2. Profile for David L. Osborne, ‘Osborne’ family tree, Ancestry.com; https://www.ancestry.com/family-tree/person/tree/13493206/person/-60124040/facts
  3. Blog post, Family Finds: The Marriage of David and Jennie Osborne; https://barblafara.com/the-marriage-of-david-and-jennie-osborne/
  4. Blog post, Family Finds: David L. Osborne: His Indianapolis Homes; “https://barblafara.com/indianapolis-addresses-for-david-l-osborne/
  5. Blog post, Family Finds: David L. Osborne, Civil War Soldier; “https://barblafara.com/david-l-osborne-civil-war-soldier/
  6. Profile for Martha Grace Osborne, ‘Osborn‘ family tree, Ancestry.com; https://www.ancestry.com/family-tree/person/tree/13493206/person/-60123978/facts

1 Comment

  1. Debi

    The items we keep from our ancestors are so special. My only hope is that when I’m gone they will continue to be preserved.

    Reply

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Remember Me and I Will Live

Frank Takeo Flucawa

Born Takeo Furukawa on 15 March 1883 in Tottori-Ken, Tokyo, Japan, little is documented of his early childhood. Family oral history stories say that the young Takeo experienced hunger, poverty and the loss of his family. Additionally, the stories tell of friendship, spiritual learning and scholarship.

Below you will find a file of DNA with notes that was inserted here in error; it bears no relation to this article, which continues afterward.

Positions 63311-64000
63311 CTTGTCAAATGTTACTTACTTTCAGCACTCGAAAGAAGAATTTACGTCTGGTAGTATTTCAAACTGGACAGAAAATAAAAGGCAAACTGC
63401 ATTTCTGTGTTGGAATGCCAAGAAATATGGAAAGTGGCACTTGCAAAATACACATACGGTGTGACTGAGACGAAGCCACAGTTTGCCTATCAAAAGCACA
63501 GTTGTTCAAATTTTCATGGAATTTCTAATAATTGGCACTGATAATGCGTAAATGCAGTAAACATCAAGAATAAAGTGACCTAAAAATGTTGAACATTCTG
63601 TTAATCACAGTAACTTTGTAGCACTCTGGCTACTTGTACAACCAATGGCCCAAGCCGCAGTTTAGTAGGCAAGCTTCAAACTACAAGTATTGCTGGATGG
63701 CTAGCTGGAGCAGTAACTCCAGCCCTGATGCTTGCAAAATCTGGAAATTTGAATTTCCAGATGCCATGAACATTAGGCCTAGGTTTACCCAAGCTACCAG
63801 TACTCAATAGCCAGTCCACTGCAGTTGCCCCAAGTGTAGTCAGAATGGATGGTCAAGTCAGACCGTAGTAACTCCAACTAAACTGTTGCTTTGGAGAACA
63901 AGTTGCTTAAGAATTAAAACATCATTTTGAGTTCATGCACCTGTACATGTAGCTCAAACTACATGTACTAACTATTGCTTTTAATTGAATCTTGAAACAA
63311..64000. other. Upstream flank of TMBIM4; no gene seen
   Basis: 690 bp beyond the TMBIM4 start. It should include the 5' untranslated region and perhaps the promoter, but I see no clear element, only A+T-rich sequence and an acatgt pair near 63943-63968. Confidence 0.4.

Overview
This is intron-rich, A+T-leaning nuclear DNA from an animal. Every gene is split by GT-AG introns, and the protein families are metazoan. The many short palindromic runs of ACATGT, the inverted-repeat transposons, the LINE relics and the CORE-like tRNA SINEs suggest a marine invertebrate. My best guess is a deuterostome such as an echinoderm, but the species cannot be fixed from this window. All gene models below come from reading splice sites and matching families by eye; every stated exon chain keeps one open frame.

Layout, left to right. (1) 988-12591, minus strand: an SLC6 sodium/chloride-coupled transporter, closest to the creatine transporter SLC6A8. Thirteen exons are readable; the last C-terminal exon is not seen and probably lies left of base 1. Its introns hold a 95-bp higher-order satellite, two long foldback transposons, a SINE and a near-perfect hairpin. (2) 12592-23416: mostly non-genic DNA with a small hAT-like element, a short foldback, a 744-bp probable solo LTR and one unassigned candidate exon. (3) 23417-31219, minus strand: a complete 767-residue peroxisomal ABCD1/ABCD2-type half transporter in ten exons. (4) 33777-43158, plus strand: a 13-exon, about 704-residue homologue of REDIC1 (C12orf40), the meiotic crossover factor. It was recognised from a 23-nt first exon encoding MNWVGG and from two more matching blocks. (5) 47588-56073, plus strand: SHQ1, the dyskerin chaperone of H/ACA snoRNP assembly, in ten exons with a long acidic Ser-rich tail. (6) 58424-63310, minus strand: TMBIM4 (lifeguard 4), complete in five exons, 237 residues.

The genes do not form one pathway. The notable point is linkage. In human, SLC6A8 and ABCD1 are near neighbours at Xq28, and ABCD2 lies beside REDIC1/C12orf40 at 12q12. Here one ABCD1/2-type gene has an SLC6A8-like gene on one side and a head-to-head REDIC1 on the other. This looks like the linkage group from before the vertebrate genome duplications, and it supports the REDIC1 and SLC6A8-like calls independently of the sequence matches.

David L. Osborne: His Indianapolis Homes

My great grandfather, David Louis Osborne, lived at over 20 addresses around Indianapolis between 1876 and 1942. I thought it would be interesting to see all the old buildings and homes where he lived in my hometown of Indianapolis.

The Marriage of David and Jennie Osborne

My great grandfather, David Louis Osborne (1848-1942), was a widower with two young sons in 1886 when he married Jennie Warbington (1857-1918) in Minneapolis on the 27th of May. I decided it was time to put sources to the story.

Do You See A Resemblance?

While working on a family photo project I decided it would be fun to compare side-by-side my father and his parents, at similar ages, to try and discover a family resemblance.

Probate of Jesse King 1868

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Letter from Sarah Tucker Lafary

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Luella Pressell: Surprise!

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Rumple Family Photo 1895

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Catherine Landon: Out of Place

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Immigrant Ancestors, Fresh Start

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Close to Home

My grandparents. Earl and Pearl, met at church, close to home, in 1914,

So Far Away

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Same Name